So in Japanese, the word jodan means joke. It’s one of the first Japanese words I ever learned, but in a Taido context, I always thought of jodan as referring to high kicks and punches. It’s also one of our three kamae.
A few years ago, I got interested in jodangamae and began to practice it pretty seriously. I worked on all kinds of interesting applications for various techniques and other movements using jodan. Occasionally, I even find myself using it in jissen to change direction or level. I especially like using jodan with sentai movements.
So one time, at a special training day for Tokai University’s Taido club, I was working with about 40 purple and green belt students on their sentai. We did all kinds of games and drills and other kinds of practice, and I was telling a few students during a break that they should spend more time working on their jodangamae. One of them replied “jodan desho?” which, in context, should have meant “you mean jodan, right?” So I confirmed that I was suggesting he practice jodangamae. Again, he said “jodan desho?” and I got it – he was saying “you’ve gotta be joking.” Sadly for him, I was not, and the entire group went on to practice jodangamae for about 45 minutes.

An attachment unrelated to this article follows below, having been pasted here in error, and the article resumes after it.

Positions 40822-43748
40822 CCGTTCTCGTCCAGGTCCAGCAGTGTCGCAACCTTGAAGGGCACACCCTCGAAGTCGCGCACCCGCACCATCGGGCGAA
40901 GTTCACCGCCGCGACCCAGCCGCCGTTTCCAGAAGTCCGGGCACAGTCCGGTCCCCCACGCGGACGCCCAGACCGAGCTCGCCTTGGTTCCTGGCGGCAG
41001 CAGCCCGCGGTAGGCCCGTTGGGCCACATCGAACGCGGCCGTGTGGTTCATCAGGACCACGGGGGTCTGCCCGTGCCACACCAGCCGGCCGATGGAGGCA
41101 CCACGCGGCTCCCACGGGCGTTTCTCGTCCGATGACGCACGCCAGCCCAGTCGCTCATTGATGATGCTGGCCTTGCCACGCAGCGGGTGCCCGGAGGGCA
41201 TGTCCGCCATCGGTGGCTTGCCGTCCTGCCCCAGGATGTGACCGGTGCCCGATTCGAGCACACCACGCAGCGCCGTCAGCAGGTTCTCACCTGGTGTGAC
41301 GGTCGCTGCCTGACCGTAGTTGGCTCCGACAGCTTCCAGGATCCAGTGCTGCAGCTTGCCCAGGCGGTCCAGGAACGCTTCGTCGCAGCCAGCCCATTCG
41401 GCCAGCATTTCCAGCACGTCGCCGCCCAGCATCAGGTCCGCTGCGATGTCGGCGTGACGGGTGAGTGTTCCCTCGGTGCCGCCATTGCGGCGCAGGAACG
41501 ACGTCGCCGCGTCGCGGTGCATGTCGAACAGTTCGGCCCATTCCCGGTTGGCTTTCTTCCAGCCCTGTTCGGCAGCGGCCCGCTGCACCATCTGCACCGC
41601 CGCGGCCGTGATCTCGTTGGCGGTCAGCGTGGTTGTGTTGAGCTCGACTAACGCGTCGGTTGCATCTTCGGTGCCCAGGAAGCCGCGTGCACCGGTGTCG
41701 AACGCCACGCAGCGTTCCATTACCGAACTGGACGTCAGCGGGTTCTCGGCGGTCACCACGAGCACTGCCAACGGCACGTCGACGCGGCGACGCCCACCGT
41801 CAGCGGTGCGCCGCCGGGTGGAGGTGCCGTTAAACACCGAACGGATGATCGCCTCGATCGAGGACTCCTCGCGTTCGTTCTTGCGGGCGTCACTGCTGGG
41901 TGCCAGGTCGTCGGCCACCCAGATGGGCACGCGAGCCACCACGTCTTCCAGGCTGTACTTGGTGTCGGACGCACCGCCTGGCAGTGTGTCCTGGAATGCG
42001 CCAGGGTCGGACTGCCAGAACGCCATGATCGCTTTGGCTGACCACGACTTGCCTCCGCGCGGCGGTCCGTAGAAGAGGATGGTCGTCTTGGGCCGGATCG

I learned two things from this experience: nobody but me likes to practice jodangamae, and there is always more than one way to look at any situation – one of which is usually much funnier than the others.
And so anyway, you now know a Japanese Taido joke. Congrats.
Speaking of jokes, check this out:
This guy has appeared on Japanese TV at least a couple of times. For those of you who don’t get the J-talk, he’s basically telling a story that makes a joke of some Taido technique names. The punch lines of the two versions I saw were “untai 2dangeri,” and “hentai manjigeri.” One of them was sort of funny; one was sort of stupid. Apparently, he went to the Japan Taido Association guys and asked them if he could go on TV and make a joke of Taido. “It’ll be good publicity,” he probably told them. They said OK.
So, before, I would say that I practice Taido, and people would say “I’ve never heard of it.” Now they just laugh at me. Great publicity.
People here constantly talk about trying to make Taido a major martial art in Japan. Then they go and hold openly biased tournaments and let this guy make Taido look like a joke on national TV. Brilliant strategizing.